Thank god for that and all other small failures.

Saturday, December 19, 2009

Doggy December - Day 20 - Tennis Treats

Sapphire has been going to tennis coaching all this year and apart from a couple of rained-out days, it has been enjoyable and interesting for both her and me.

She gets to learn how to serve properly (I never did: mine looks like a drooping tulip that just lobs over the net. Fools people though), work out what side to move to when your doubles partner is serving and just why tennis skirts are utterly ridiculous and absolutely nobody wore one this year (thank god for leggings and shorts: if only I'd been brave enough to wear those in the eighties).

Still, it must be said that my eyes aren't always on the tennis court.

Even the best parents in the world (not me) or the most attentive (still not me) aren't going to be utterly fascinated by seeing their child - on court four, so the furthest away from the bench seats - hit practice forehand volleys or hold their 'just about to throw the ball up' pre-serve pose for approval and correction by the coach.

No. Some will play with their mobiles, or read, or sneak out for coffee.

I however, play with the dogs who are there.

Like Scilly, the gentle little lassie lady of tennis coach Dan. She's twelve and has wonky hips that see her swaying like a seasick sufferer as she passes along all four courts and the kids playing on them. Fuzzy yellow balls are flying in all directions and yet - despite her partial blindness and increasing deafness - I have never ever seen one hit her. She must be part-whale and have a sonar for dodging drop shots and mis-hits.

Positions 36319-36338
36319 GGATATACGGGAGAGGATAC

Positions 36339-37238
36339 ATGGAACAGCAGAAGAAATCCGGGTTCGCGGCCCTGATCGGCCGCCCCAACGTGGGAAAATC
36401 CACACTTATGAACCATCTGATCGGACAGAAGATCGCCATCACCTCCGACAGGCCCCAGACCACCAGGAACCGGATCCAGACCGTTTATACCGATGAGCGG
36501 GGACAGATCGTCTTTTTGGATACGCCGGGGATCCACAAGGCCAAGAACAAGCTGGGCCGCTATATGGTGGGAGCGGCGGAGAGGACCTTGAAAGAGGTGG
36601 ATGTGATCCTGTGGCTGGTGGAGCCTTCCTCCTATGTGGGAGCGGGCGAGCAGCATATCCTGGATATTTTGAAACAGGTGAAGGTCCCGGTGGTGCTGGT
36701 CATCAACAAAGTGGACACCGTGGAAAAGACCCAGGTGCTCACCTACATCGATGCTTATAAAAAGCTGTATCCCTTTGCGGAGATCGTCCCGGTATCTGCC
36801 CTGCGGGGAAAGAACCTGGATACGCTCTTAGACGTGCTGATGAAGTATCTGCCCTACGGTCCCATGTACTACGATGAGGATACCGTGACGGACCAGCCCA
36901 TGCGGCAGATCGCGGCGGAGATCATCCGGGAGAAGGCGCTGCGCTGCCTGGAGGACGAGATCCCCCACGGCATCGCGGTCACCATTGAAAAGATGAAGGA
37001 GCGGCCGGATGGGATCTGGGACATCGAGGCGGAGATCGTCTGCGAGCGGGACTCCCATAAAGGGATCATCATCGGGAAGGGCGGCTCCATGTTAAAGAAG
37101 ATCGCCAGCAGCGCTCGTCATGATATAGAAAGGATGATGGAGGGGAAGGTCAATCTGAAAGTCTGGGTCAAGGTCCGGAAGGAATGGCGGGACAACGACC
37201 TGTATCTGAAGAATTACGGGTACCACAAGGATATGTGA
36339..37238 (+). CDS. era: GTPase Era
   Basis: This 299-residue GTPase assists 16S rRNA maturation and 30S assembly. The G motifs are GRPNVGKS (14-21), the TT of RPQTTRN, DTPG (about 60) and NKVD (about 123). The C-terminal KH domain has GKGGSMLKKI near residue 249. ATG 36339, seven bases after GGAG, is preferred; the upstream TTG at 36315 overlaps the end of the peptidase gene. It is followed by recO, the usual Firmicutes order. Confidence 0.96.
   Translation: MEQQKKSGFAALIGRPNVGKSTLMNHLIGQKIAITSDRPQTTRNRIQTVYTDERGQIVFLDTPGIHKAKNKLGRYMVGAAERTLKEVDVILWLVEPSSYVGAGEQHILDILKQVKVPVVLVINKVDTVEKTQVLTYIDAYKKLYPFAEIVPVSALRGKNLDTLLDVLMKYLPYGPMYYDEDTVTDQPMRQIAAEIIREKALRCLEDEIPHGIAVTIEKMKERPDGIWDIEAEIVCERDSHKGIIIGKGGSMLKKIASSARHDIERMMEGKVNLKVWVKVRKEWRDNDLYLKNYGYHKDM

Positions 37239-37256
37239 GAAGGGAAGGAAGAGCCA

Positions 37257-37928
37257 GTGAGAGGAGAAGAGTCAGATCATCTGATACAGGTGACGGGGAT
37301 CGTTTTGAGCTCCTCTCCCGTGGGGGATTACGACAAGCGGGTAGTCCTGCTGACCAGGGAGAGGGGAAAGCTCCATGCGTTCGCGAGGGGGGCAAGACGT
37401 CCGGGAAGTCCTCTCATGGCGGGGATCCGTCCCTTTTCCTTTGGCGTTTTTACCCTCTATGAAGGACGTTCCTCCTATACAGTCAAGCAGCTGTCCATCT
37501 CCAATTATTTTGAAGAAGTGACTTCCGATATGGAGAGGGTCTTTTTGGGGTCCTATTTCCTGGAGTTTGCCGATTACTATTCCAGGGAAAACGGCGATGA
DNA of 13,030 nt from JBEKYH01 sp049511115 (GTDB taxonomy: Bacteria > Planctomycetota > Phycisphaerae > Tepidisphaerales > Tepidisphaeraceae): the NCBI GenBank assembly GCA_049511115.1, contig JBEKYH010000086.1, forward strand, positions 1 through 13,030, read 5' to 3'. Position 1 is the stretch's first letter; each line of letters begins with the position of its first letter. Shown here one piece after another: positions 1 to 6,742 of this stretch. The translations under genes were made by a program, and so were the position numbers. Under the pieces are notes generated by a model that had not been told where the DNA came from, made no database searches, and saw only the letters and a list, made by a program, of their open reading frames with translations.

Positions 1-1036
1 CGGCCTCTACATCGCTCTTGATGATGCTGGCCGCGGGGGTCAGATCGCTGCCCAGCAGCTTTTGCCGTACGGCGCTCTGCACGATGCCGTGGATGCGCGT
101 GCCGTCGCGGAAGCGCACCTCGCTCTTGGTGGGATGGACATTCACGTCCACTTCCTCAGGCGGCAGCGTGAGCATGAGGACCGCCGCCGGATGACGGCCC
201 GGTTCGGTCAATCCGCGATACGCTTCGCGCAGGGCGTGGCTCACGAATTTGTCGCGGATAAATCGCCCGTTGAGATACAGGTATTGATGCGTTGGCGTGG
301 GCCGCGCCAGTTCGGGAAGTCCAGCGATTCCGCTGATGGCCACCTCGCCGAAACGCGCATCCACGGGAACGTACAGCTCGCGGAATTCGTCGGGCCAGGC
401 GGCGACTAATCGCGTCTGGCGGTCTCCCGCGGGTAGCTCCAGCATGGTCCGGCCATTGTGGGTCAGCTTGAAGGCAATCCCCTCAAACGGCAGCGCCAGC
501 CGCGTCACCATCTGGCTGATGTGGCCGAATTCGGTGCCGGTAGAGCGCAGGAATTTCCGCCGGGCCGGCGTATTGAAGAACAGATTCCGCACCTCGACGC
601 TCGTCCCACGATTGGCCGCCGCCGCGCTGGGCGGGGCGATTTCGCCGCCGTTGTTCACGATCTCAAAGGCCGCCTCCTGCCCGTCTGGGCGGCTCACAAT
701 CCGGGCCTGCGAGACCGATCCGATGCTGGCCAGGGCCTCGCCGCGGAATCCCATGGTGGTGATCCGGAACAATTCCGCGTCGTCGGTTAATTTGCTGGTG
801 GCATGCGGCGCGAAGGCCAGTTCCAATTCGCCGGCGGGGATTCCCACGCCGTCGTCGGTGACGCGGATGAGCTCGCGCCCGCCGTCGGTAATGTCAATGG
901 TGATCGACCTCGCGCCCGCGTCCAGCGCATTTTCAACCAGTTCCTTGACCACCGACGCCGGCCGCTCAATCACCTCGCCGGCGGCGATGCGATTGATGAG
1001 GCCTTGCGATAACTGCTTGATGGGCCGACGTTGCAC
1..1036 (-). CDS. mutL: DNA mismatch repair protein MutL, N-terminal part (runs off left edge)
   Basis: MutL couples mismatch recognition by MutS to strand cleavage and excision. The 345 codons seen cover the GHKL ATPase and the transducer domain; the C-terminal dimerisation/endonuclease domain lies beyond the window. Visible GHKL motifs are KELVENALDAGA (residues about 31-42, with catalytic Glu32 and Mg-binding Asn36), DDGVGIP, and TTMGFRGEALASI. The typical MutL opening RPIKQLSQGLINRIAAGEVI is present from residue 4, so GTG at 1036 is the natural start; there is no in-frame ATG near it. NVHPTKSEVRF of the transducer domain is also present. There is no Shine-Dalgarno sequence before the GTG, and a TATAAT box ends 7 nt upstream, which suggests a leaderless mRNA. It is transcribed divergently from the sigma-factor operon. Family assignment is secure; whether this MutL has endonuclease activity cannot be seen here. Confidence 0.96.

Then we have the appropriately named Mini, who would be lucky to weigh around three kilograms and has only just worn 'The Collar of Shame' when she recently got neutered. She seems to spend most of her life on her back legs as she jumps up and nearly pops an eye out in her efforts to greet every human and dog she meets.

Mini's utter joyfulness is also expressed in her frantically whipping tail - what ISN'T there to be mind-blowingly EXCITED about is her attitude and I secretly envy her for it.

This fluffy white fella rocks up most weeks as well, but he merely endures my welcome pat before re-acquainting himself with Scilly, who in turn merely endures his welcome. Still he's clearly got good self esteem and swaggers (not an easy thing to do with a manicured tail like that) off to his owner who sits on the furthest park bench, as if to say, "I know she wants me; it's just that she doesn't know it yet."